Winners and losers from industry reforms in the developing world: experiences from the electricity and mining sectors
Haselip, J. and Hilson, G. (2005) Winners and losers from industry reforms in the developing world: experiences from the electricity and mining sectors. Resources Policy, 30 (2). pp. 87-100. ISSN 0301-4207
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Official URL: http://dx.doi.org/10.1016/j.resourpol.2004.10.001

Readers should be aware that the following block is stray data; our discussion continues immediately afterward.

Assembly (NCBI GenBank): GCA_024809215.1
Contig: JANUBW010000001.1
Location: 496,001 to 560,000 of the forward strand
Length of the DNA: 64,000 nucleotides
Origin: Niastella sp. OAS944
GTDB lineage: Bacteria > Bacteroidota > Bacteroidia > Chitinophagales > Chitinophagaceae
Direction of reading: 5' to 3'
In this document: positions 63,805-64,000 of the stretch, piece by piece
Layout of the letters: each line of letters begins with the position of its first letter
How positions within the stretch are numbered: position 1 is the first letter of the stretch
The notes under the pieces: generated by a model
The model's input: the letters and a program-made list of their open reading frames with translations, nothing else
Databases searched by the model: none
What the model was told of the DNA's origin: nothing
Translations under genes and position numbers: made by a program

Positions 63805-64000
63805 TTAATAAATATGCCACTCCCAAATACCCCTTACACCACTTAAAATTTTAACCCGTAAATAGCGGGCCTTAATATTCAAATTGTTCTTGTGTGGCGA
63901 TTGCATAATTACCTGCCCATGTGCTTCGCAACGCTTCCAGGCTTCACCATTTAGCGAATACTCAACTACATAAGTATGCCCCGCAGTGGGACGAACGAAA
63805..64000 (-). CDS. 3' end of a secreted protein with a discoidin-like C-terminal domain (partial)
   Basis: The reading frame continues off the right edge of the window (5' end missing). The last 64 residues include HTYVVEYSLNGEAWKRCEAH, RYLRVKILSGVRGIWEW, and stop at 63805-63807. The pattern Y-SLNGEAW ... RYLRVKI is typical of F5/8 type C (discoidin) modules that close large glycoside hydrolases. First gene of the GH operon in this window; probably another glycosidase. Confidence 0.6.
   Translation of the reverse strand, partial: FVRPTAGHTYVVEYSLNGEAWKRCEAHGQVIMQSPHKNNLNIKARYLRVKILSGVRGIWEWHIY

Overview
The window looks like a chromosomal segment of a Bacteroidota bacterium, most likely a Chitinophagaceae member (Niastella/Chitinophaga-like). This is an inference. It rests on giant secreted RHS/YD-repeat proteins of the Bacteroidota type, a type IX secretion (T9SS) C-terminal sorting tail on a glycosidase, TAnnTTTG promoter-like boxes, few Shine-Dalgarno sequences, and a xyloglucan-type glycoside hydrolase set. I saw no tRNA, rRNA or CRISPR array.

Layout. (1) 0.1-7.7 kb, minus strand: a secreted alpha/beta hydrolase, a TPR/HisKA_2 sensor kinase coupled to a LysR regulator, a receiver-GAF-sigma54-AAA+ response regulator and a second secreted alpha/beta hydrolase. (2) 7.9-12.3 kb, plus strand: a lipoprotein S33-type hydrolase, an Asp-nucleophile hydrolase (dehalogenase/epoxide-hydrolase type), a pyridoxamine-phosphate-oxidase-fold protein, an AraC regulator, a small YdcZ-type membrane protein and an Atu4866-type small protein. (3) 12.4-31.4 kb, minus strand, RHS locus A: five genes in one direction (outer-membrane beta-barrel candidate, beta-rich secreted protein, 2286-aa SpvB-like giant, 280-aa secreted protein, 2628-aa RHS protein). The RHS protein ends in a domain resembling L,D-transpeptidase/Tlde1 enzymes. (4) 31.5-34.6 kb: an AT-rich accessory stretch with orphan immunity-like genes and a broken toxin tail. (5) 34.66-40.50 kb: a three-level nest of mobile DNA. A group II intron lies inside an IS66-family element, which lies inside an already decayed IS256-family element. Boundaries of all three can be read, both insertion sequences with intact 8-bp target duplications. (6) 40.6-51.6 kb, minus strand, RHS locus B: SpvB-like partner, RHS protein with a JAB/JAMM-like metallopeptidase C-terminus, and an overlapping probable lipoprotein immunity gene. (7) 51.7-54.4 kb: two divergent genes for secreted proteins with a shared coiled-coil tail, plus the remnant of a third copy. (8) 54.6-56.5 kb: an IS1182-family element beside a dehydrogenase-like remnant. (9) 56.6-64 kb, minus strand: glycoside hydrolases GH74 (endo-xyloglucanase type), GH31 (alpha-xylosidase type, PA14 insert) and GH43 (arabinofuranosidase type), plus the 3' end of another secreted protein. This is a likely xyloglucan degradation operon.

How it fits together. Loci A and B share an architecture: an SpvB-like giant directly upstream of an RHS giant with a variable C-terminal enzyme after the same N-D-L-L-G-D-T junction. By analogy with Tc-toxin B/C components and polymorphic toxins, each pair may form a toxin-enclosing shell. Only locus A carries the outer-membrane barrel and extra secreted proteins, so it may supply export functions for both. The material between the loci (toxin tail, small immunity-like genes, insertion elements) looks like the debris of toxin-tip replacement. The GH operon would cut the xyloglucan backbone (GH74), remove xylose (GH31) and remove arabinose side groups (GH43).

The reform of previously state-owned and operated industries in many Less Developed Countries (LDCs) provide contrary experiences to those in the developed world, which have generally had more equitable distributional impacts. The economic reform policies proposed by the so-called 'Washington Consensus' state that privatisation provides governments with opportunities to raise revenues through the sale of under-performing and indebted state industries, thereby reducing significant fiscal burdens, and, at the same time, facilitating influxes of foreign capital, skills and technology, with the aim of improving operations and a "trickle-down" of benefits. However, experiences in many LDCs over the last 15-20 years suggest that reform has not solved the problem of chronic public-sector debt, and that poverty and socio-economic inequalities have increased during this period of 'neo-liberal' economics. This paper does not seek to challenge the policies themselves, but rather argues that the context in which reform has often taken place is of fundamental significance. The industry-centric policy advice provided by the IFIs typically causes a 'lock-in' of inequitably distributed 'efficiency gains', providing minimal, if any, benefits to impoverished groups. These arguments are made using case study analysis from the electricity and mining sectors.
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